The Law and Your Website – What You Need to Know

Starting a blog or a website can sometimes seem like a big step – almost like setting out on a big journey. Not only are you going to be pouring your heart and soul into creating something that will be a reflection of your personality, but you are going to be putting yourself out on a limb and hoping that people will like what you create and possibly that it will turn you a profit in the process of getting seen by thousands of people.

This can be scary, and it’s understandable that many people are reluctant or might try putting it off. What doesn’t help either though is the worry some people will have that they might need to know more about the law in case they end up getting into trouble, or end up having their ideas or content stolen. How do you go about protecting yourself and avoiding getting into trouble, and just how much do you need to know?

Website Security

Intellectual Property

The first thing you will need to know about when running a website or blog is copyright law. This applies to any content you create for your site which includes writing posts and articles and pictures and images.

Note that this says nothing about ideas. If someone writes an article that is clearly based on the information you shared in your blog post then this is not relevant to copyright law. On the other hand though, if you write an article and someone copies an entire section of it and posts it on their website, then you have a case to ask them to take it down. The same goes for images – if someone uses one of your images on their site then you should request for them to remove it.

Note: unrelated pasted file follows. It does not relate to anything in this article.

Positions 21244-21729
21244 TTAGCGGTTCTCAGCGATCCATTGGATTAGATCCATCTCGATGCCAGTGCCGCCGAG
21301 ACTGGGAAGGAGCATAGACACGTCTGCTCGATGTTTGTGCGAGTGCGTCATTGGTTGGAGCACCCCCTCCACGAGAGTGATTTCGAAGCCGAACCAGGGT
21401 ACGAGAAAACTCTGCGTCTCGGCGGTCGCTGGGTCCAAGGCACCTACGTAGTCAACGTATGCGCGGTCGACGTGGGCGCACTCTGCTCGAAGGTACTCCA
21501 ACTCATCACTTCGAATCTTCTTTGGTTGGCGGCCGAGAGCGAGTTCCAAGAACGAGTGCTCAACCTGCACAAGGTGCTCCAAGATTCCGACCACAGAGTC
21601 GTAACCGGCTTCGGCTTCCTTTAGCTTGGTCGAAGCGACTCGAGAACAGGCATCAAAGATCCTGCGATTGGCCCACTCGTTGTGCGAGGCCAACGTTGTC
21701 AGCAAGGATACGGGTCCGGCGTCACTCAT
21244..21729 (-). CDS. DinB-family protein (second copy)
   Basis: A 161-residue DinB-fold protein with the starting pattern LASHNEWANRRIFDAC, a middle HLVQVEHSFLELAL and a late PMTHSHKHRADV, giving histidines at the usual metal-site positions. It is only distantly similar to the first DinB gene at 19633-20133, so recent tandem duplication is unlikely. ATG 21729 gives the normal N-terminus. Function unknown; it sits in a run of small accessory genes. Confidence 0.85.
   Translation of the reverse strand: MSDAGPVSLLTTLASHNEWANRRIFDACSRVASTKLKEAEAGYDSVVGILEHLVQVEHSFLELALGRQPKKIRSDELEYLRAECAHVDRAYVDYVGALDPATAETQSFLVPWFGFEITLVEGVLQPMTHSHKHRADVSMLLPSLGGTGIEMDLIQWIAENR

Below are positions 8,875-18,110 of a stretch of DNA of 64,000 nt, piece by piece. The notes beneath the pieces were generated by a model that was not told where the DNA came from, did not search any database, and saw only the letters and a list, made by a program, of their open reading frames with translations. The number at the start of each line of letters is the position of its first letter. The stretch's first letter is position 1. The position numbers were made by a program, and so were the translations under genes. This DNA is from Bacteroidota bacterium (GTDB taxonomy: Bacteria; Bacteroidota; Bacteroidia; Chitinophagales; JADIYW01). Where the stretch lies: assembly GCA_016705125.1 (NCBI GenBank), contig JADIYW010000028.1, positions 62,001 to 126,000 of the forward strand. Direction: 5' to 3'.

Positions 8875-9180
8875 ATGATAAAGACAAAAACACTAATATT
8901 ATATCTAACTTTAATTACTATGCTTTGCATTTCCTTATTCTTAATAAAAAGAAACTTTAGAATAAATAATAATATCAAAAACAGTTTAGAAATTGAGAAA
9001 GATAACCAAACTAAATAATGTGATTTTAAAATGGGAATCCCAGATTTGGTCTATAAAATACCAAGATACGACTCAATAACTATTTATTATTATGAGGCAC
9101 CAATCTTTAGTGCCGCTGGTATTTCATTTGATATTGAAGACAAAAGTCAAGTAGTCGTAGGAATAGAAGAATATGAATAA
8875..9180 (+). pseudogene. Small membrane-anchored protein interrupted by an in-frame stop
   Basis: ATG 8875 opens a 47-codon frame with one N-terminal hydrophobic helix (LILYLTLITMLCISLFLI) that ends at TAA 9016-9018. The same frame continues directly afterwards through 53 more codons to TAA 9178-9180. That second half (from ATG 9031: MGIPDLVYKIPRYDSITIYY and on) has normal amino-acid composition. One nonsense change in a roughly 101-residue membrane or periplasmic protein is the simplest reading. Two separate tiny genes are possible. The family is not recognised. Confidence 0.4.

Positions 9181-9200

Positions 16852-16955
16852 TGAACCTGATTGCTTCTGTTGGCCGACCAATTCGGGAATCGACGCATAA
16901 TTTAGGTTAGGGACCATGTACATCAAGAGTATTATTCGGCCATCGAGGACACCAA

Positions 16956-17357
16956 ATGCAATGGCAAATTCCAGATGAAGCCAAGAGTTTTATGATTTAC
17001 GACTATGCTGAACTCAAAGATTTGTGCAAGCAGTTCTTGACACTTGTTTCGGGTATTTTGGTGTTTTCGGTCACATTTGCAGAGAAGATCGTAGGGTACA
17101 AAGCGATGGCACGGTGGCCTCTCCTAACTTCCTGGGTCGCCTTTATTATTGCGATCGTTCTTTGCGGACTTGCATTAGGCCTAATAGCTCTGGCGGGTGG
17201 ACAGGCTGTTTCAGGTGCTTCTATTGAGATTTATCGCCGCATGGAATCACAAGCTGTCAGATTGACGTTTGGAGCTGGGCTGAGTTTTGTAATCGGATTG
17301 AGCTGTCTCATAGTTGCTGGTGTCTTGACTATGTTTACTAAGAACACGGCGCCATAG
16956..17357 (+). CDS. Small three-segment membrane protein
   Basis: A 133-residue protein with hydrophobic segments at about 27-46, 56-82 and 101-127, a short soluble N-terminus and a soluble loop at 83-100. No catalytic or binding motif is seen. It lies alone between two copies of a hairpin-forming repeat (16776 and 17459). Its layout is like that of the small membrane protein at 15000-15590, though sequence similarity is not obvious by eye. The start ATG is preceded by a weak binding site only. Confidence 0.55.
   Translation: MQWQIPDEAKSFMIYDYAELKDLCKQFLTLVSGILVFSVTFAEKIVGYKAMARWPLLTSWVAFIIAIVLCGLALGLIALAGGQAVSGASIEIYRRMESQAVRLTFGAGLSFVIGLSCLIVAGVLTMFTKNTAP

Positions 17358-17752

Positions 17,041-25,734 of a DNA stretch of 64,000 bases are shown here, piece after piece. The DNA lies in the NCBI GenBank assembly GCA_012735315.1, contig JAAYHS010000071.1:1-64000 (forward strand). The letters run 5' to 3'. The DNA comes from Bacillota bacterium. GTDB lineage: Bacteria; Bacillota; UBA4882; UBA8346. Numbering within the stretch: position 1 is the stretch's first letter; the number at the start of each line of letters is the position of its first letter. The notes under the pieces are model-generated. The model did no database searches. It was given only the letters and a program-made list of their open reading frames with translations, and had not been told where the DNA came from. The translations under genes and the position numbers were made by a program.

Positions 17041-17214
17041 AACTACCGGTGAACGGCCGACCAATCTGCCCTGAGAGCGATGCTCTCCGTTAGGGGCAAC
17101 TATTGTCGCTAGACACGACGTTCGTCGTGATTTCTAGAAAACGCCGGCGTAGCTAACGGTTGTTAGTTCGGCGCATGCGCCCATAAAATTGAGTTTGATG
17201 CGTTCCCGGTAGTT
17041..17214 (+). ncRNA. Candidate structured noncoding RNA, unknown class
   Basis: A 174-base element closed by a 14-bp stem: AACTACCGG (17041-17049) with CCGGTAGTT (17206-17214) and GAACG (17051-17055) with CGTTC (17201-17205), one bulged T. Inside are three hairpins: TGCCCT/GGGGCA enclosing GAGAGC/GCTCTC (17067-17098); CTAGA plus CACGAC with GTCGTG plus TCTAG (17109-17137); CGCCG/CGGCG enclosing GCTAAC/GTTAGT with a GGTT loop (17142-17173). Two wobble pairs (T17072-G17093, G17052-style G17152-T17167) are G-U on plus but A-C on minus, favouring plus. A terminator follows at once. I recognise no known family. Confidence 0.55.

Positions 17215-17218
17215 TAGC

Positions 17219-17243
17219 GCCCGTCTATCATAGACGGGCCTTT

This also applies to you though: if you are going to use an image you didn’t create then you must first ensure that it’s in the public domain or you will be infringing copyright. Of course you should never let users download things for free that should be paid for like software.

Website Security

Code is a little more complicated. You can’t ‘patent’ a section of code (this gets more complicated with things like apps), but again if someone copies your code precisely then they will be breaching copyright.

Finally you might be interested in using a trademark in order to protect the name of your website and brand. At the very least it’s a good idea to check there are no similar sites or businesses using the name you’re aiming for.

Other Responsibilities

There are also some other legal issues that you may have to consider, though this will depend on your business. For example, if you are selling things from your website then you need to make sure that you are protecting the details of your customers or you could potentially find yourself on the receiving end of a lawsuit. The same goes for mailing lists and other contact details – if you are going to share those details then you need to make sure this is stated explicitly before you collect them.

website law

Similarly you also need to ensure that the content of your site can’t get you into trouble. This means making sure not to publish slander for instance (which is different from publishing a negative review or a rumour) and it means making sure not to give advice that could lead to a visitor to your site getting injured or breaking the law themselves. If you do, then using a disclaimer can be useful to avoid getting yourself into trouble.

For most people though these issues won’t be relevant. For the most part you can blog away happily without any worry of legal repercussions. If you’re unsure though, then you should always check first with a law group.

Author Bio: Warren Brown is a freelance blogger and an ace creative write with many years of experience writing for top blogs. Warren has written on a myriad of topics and has written several posts for us.